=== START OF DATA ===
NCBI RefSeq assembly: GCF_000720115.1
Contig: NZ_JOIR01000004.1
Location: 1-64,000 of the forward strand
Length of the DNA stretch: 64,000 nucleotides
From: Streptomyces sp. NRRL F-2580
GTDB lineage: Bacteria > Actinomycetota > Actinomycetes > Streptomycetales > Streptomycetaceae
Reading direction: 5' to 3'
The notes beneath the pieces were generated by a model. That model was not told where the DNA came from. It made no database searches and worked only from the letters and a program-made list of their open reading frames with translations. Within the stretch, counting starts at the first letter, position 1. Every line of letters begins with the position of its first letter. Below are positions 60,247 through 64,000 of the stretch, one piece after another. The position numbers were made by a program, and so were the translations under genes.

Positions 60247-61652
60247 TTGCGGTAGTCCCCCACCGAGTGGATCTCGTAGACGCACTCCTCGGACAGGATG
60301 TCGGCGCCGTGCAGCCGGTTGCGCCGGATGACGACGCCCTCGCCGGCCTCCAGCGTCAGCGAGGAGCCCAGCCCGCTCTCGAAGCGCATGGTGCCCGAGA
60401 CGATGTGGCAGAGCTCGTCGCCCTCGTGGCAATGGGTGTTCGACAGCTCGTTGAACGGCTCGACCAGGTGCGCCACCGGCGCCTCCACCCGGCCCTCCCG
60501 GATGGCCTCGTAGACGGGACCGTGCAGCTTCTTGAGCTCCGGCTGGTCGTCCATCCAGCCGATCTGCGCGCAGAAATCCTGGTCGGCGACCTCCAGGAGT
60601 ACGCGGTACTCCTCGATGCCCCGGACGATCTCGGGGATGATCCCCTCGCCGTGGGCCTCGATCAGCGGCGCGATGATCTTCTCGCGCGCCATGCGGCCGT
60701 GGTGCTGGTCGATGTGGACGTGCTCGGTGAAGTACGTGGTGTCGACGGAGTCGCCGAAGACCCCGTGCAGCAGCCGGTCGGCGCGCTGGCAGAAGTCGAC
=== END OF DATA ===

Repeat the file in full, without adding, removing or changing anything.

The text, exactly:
NCBI RefSeq assembly: GCF_000720115.1
Contig: NZ_JOIR01000004.1
Location: 1-64,000 of the forward strand
Length of the DNA stretch: 64,000 nucleotides
From: Streptomyces sp. NRRL F-2580
GTDB lineage: Bacteria > Actinomycetota > Actinomycetes > Streptomycetales > Streptomycetaceae
Reading direction: 5' to 3'
The notes beneath the pieces were generated by a model. That model was not told where the DNA came from. It made no database searches and worked only from the letters and a program-made list of their open reading frames with translations. Within the stretch, counting starts at the first letter, position 1. Every line of letters begins with the position of its first letter. Below are positions 60,247 through 64,000 of the stretch, one piece after another. The position numbers were made by a program, and so were the translations under genes.

Positions 60247-61652
60247 TTGCGGTAGTCCCCCACCGAGTGGATCTCGTAGACGCACTCCTCGGACAGGATG
60301 TCGGCGCCGTGCAGCCGGTTGCGCCGGATGACGACGCCCTCGCCGGCCTCCAGCGTCAGCGAGGAGCCCAGCCCGCTCTCGAAGCGCATGGTGCCCGAGA
60401 CGATGTGGCAGAGCTCGTCGCCCTCGTGGCAATGGGTGTTCGACAGCTCGTTGAACGGCTCGACCAGGTGCGCCACCGGCGCCTCCACCCGGCCCTCCCG
60501 GATGGCCTCGTAGACGGGACCGTGCAGCTTCTTGAGCTCCGGCTGGTCGTCCATCCAGCCGATCTGCGCGCAGAAATCCTGGTCGGCGACCTCCAGGAGT
60601 ACGCGGTACTCCTCGATGCCCCGGACGATCTCGGGGATGATCCCCTCGCCGTGGGCCTCGATCAGCGGCGCGATGATCTTCTCGCGCGCCATGCGGCCGT
60701 GGTGCTGGTCGATGTGGACGTGCTCGGTGAAGTACGTGGTGTCGACGGAGTCGCCGAAGACCCCGTGCAGCAGCCGGTCGGCGCGCTGGCAGAAGTCGAC